Steve W said...

I recall some pundit back in the 80s commenting that the Liberals and Progressive Conservatives effectively had each others man as their party leader. Mulroney the free trading, neo-liberal from Quebec, would have been a much more natural fit for the Liberals then the staunch, uptight, west coast Anglo Turner who as a believable Red Tory would have been a more natural fit for the Conservatives. I mention this as it seems to me we have the same dynamic possibly occurring once again. If Justin Trudeau becomes LPC leader and his left-wing credentials are to be believed (currently I'm unconvinced they are) then his young(ish), new way politics seem a far better fit for the NDP. With NDP leader Thomas Mulcair you have an older, seemingly right-leaning, former Liberal who would seem to fit better as a federal Liberal. History about to repeat itself? Seems to be.

kirbycairo said...

That is an excellent observation Steve. Though whoever leads the Liberal Party or the NDP, I believe the time has come for the centre and centre-left parties to step into the 21st century - a century in which capitalism has run rampant and the huge inequalities need to be addressed with bold new ideas before it is too late. (And by too late I mean before fascism makes a come-back or environmental disaster makes it all irrelevant.)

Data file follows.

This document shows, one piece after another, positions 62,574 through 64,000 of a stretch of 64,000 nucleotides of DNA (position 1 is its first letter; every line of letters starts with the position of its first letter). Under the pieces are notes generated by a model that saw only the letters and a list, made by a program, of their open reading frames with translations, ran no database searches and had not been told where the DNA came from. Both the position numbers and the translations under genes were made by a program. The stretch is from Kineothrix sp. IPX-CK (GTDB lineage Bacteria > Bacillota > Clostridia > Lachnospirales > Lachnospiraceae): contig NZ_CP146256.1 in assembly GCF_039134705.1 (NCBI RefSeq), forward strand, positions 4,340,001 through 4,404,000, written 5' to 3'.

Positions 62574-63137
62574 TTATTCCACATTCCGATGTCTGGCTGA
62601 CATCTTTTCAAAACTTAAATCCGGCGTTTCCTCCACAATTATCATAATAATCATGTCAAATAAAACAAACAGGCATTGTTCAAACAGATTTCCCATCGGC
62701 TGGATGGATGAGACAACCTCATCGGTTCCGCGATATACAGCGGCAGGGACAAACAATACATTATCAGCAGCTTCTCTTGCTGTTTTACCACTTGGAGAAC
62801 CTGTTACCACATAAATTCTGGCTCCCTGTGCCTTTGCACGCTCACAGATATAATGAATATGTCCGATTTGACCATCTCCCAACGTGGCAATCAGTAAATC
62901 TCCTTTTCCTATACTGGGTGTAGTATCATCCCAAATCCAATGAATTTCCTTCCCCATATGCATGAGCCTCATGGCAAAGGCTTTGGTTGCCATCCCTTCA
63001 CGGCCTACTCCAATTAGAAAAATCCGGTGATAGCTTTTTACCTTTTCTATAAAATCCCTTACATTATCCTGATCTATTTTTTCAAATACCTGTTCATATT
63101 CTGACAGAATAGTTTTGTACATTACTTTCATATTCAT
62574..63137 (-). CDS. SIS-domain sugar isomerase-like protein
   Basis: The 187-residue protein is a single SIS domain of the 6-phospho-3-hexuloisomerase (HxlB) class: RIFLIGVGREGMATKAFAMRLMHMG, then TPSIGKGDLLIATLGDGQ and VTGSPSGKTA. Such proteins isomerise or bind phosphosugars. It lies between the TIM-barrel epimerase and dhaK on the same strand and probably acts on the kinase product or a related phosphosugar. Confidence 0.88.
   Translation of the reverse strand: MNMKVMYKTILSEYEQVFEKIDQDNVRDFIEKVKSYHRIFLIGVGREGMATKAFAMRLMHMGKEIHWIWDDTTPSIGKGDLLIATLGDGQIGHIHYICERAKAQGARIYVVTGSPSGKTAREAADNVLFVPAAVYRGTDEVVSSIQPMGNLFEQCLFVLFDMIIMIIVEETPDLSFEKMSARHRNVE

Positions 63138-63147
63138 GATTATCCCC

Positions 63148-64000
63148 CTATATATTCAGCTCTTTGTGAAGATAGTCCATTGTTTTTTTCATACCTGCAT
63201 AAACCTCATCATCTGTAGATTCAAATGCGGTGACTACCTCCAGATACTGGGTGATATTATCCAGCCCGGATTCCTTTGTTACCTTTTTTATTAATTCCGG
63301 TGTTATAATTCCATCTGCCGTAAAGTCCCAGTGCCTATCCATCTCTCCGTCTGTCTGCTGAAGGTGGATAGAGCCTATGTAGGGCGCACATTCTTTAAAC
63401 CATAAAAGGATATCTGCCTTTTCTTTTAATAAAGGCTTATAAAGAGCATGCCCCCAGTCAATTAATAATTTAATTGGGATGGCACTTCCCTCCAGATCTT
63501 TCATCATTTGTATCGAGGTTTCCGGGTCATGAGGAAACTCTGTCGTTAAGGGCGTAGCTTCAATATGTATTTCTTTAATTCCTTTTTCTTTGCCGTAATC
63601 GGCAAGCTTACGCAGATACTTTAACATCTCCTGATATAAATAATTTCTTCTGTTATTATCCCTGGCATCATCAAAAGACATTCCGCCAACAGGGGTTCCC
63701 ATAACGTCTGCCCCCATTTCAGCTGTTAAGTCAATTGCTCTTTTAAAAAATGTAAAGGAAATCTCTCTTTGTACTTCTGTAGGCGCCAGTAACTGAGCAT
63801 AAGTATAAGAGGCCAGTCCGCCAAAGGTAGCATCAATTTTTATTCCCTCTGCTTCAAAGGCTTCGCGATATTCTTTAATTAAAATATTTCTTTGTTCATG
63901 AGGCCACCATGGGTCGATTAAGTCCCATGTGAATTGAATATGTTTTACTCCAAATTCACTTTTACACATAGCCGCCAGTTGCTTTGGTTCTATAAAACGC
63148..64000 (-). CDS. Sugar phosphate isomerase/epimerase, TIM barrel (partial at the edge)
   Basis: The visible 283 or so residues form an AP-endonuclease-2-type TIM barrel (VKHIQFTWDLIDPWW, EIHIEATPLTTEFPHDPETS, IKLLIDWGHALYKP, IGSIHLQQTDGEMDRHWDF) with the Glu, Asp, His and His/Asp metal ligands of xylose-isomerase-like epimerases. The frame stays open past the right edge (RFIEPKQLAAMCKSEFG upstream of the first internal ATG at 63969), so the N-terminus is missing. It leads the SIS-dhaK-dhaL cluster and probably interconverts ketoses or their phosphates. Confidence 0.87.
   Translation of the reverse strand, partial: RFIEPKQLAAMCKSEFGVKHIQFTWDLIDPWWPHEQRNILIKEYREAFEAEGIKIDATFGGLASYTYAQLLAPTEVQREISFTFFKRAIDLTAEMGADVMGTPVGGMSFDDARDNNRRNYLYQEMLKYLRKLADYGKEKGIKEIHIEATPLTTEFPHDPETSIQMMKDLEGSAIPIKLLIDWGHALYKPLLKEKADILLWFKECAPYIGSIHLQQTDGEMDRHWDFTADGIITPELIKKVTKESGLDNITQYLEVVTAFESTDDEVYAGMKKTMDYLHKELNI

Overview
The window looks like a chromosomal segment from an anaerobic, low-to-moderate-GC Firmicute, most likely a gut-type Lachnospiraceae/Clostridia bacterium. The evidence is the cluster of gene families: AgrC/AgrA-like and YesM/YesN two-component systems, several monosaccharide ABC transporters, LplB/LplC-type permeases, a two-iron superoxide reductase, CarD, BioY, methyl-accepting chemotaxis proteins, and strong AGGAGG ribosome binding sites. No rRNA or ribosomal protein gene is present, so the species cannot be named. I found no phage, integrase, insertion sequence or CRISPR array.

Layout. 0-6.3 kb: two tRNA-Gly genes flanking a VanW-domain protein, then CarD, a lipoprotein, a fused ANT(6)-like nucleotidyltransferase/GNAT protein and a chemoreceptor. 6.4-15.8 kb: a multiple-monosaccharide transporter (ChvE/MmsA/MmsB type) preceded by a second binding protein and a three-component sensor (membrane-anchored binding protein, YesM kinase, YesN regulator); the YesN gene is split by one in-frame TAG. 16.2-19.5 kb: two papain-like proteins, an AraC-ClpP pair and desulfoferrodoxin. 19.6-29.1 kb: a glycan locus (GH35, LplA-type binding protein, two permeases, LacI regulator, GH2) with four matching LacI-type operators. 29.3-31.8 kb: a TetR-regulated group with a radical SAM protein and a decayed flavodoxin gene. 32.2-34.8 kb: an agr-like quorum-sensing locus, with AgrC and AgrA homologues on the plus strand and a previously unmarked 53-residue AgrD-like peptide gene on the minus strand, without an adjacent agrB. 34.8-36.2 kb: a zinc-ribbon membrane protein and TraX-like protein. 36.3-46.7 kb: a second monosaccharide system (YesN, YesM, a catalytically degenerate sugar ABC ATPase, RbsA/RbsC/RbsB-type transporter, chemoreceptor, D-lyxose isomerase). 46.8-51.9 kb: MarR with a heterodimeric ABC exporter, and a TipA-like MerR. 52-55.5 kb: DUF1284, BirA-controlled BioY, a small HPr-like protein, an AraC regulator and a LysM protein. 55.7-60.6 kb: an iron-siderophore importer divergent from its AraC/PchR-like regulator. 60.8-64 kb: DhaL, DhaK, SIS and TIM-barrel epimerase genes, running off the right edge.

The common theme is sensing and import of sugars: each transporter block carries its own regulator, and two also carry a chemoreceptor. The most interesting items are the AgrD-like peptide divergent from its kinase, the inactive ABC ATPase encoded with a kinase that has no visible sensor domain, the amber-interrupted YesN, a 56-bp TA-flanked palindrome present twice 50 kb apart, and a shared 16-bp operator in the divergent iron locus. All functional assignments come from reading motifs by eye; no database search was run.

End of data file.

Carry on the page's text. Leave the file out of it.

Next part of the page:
The Mound of Sound said...

Unfortunately, KC, both the Libs and the NDP helped Harper achieve his prime directive, permanently shifting Canada's political centre far to the right.

Layton knew the NDP's only chance was to move right to become the new liberal party and saw the chance to do it when Ignatieff transformed the LPC into "conservative lite."

When you narrow the political spectrum as these characters did post-Martin, you don't leave a lot of breathing room for the indifference that has come to be the Liberal hallmark.

Maybe what our country needs now is another party to anchor the Left to enable the political centre to be centrist again.

I was a Liberal supporter for forty years. It saddens me deeply to see how it has atrophied to irrelevance.

janfromthebruce said...

That's a good thoughtful post KC. I find it hard to consider JT, as nothing more than someone who is manor born and of the "leisure class" who at the end of the day, will be an elitest Liberal, and thus policies reflecting. Again, as true to Liberal form, campaign left but rule on the right.
We really need to elect a NDP govt to really shift the country to the centre left.

kirbycairo said...

Yes Jan, I have few, if any hopes for Mr. Trudeau or the Liberal Party in general. However, I have little hope at the moment that the NDP will formulate bold ideas to deal with the problems of equity. The only conceivable way that such ideas will become mainstream is when the international mood begins to change.

Of course, even a much more mainstream NDP party could, in government, begin to contribute to that international change in mood.